Thyroid-Stimulating Hormone (TSH) Serum Levels and Risk of Spontaneous Abortion

A Prospective Population-Based Cohort Study

Maryam Kianpour; Ashraf Aminorroaya; Massoud Amini; Awat Feizi; Sima Aminorroaya Yamini; Mohsen Janghorbani


Clin Endocrinol. 2019;91(1):163-169. 

In This Article

Abstract and Introduction


Objective: Thyroid dysfunction, a common complication of pregnancy, is associated with adverse obstetric and neonatal consequences. This study aimed to determine the effect of TSH levels on early pregnancy outcome in a prospective population-based cohort study.

Design and methods: The serum TSH, free thyroxine, free triiodothyronine, thyroid peroxidase antibody levels and urinary iodine concentration of 418 pregnant women in their first trimester of pregnancy were measured. According to the American Thyroid Association (ATA) and the local reference ranges for TSH, women were divided into two groups of 0.1-2.5, >2.5 mIU/L and 0.2-4.6, >4.6 mIU/L. The risk of spontaneous abortion (SA) was calculated for each group.

Results: Spontaneous abortion was detected in 7.2% (n = 30) of total 418 pregnancies. Women with TSH levels > 2.5 mIU/L had an increased risk of SA, compared to women with TSH levels of 0.1-2.5 mIU/L (relative risk [RR] 3.719, 95% confidence interval [CI]:1.713-8.074). The risk of SA was increased in women with TSH levels > 4.6 mIU/L (RR 5.939, 95% CI: 1.711-20.620). The rate of SA was increased by 78% for every unit increase in standard deviation of TSH concentration (RR 1.35, 95% CI: 1.09-1.70). The rate of miscarriages in the treated group by levothyroxine was 9.8% (n = 6) compared to 28.6% (n = 8) in the untreated group (P = 0.024).

Conclusions: Our finding suggests that the upper limit for the TSH normal range should be redefined to <2.5 mIU/L during the first trimester of gestation. The local upper limit was 4.6 mIU/L, consistent with 4.0 mIU/L cut-off value recommended by the ATA.


Pregnancy is associated with significant physiological changes in the thyroid gland, inducing changes in its economy, leading to hormonal and metabolic variations in relation to pregnancy.[1] The reduced level of thyroid-stimulating hormone (TSH) during pregnancy, specifically in the first trimester, is correlated with the increased human chorionic gonadotropin hormone (hCG). This decrease might have been originated from the weak stimulating effects of hCG on the TSH receptors of the thyroid gland, that would occur due to the molecular similarity of the alpha—subunit of hCG and TSH.[2] Therefore, when the hCG level is at the highest, the TSH level is at the lowest during pregnancy. HCG level increases until weeks 8th-11th of pregnancy; then remains roughly constant and decreases following the increment in the TSH level.[1] Such changes indicate the need for specific reference ranges during pregnancy to prevent misdiagnosis.[3] Considering the effect of geographic and ethnic variation on the reference ranges of TSH during pregnancy, the American Thyroid Association (ATA)[4] and the European Thyroid Association (ETA)[3] have recommended that the reference ranges during pregnancy should be established for each trimester, separately for different regions. The latest guideline of the ATA has recommended an upper limit of 2.5 mIU/L for TSH during the first trimester and 3.0 mIU/L during the second and third trimester in American and European pregnant women.[5] Previous studies reported the reference range of TSH in Brazilian, Swiss and Indian pregnant women during the first trimester as 0.14-3.68 mIU/L, 0.0878-2.829 mIU/L and 0.09-6.65 mIU/L, respectively.[6,7] In two separate studies conducted in Iran,[9,10] the reference range of TSH for first trimester was reported as 0.2-3.9 mIU/L and 0.2-4.6 mIU/L, which are wider and higher than the recommended ranges by the ATA.[5]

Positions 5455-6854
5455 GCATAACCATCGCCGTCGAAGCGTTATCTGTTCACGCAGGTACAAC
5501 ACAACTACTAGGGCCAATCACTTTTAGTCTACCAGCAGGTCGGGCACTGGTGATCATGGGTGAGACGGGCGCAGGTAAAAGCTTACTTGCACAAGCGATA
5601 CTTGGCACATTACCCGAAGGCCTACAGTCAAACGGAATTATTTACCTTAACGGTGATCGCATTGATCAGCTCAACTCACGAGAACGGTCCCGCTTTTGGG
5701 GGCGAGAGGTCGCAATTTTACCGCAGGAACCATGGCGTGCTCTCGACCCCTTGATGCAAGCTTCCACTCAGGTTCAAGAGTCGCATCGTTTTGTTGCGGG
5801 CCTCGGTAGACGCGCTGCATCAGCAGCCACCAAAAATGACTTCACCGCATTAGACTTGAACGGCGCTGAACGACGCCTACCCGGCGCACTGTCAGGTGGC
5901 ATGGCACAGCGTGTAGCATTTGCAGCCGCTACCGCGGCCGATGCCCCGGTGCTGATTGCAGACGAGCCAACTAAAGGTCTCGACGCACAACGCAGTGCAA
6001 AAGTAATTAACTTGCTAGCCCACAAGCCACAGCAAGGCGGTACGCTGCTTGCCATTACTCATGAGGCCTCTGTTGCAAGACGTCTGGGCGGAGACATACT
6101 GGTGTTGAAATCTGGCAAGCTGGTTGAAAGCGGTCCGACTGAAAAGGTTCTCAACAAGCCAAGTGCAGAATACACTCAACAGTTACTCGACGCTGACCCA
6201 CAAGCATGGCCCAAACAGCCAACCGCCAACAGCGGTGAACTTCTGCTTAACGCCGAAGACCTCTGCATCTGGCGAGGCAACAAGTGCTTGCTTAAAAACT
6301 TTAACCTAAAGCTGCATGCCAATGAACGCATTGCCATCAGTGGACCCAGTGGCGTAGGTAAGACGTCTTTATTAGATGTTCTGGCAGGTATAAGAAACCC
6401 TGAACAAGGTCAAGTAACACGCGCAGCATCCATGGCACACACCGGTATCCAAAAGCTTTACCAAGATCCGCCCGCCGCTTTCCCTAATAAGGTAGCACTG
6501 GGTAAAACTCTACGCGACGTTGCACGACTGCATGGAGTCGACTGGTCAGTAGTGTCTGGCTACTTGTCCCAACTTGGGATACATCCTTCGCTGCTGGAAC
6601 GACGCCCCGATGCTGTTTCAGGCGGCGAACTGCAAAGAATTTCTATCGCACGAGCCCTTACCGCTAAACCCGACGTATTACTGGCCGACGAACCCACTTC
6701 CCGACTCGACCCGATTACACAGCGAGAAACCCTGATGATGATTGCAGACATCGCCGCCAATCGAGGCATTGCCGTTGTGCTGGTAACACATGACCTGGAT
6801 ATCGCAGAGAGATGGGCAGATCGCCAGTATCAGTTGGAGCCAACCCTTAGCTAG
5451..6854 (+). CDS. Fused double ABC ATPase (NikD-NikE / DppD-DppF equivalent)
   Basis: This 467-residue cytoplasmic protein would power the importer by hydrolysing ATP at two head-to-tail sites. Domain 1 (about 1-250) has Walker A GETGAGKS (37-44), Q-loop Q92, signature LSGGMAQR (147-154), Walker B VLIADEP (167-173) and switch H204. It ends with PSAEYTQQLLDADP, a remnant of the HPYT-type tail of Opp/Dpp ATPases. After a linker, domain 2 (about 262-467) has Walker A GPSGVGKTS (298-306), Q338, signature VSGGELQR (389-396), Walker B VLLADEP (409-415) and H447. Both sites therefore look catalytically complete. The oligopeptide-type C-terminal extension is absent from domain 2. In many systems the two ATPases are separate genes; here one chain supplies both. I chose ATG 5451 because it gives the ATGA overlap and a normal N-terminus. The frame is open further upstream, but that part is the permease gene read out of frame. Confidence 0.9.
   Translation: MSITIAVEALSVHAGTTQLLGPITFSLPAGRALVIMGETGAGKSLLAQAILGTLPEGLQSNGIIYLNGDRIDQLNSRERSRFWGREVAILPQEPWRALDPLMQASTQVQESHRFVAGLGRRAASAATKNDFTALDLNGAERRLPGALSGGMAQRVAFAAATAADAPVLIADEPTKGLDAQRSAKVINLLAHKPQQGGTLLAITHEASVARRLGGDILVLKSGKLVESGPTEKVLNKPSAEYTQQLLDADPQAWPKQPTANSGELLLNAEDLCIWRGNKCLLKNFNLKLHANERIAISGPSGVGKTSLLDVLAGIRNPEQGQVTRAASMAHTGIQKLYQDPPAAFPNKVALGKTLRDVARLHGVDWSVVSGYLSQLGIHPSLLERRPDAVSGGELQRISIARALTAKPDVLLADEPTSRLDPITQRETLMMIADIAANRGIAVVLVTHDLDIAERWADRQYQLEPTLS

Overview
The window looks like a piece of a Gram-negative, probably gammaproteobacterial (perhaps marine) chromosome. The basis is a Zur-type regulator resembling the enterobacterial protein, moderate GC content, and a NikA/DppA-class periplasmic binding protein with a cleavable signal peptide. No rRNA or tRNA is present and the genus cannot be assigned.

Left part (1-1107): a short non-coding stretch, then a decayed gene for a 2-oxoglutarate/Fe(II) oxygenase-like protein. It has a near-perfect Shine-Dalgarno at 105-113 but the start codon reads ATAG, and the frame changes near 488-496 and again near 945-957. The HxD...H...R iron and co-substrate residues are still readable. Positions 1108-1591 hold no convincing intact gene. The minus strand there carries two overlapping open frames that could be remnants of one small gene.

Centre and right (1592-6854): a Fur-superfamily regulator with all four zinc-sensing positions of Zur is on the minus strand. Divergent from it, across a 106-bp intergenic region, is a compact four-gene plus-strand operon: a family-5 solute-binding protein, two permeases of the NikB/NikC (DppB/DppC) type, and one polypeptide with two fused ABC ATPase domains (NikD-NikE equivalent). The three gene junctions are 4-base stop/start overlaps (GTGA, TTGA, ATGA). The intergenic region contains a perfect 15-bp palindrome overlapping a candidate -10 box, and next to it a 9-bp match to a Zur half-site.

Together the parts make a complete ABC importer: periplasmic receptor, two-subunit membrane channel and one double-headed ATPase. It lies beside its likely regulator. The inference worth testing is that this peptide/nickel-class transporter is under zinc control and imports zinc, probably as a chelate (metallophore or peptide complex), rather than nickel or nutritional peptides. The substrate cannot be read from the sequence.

Failure in compatibility with the physiologic changes during pregnancy causes thyroid dysfunction and leads to adverse maternal-foetal complications.[11] Several studies have reported consequences for thyroid dysfunction during pregnancy and prenatal period, including spontaneous abortion,[12,13] foetal death, preterm delivery,[14] decreased head circumference and low birthweight.[15] A systematic review reported increased pregnancy complications including preeclampsia, prenatal death and abortion in pregnant women with subclinical hypothyroidism and positive thyroid auto-antibodies.[16] The increased risk of spontaneous abortion and foetal death was also reported in women with mild hypothyroidism.[17] Subclinical hypothyroidism in the presence or absence of thyroid antibodies is also suggested to be considered as a threat to fertility, pregnancy outcomes and foetal development.[18]

Considering the differences in the reference ranges of TSH in various studies, recommendations for the use of specific pregnancy reference ranges in different geographic regions and reported occurrence of adverse pregnancy complications in relation to TSH level during pregnancy, the present study aimed to determine the relationship between maternal TSH level and spontaneous abortion during the first trimester of pregnancy based on two specific reference range of TSH recommended by the ATA (0.1-2.5 mIU/L)[5] and a previous local study (0.2-4.6 mIU/L).[10] These data were driven from a cohort study conducted on pregnant women who were receiving prenatal care in public and private care centres in Isfahan, Iran.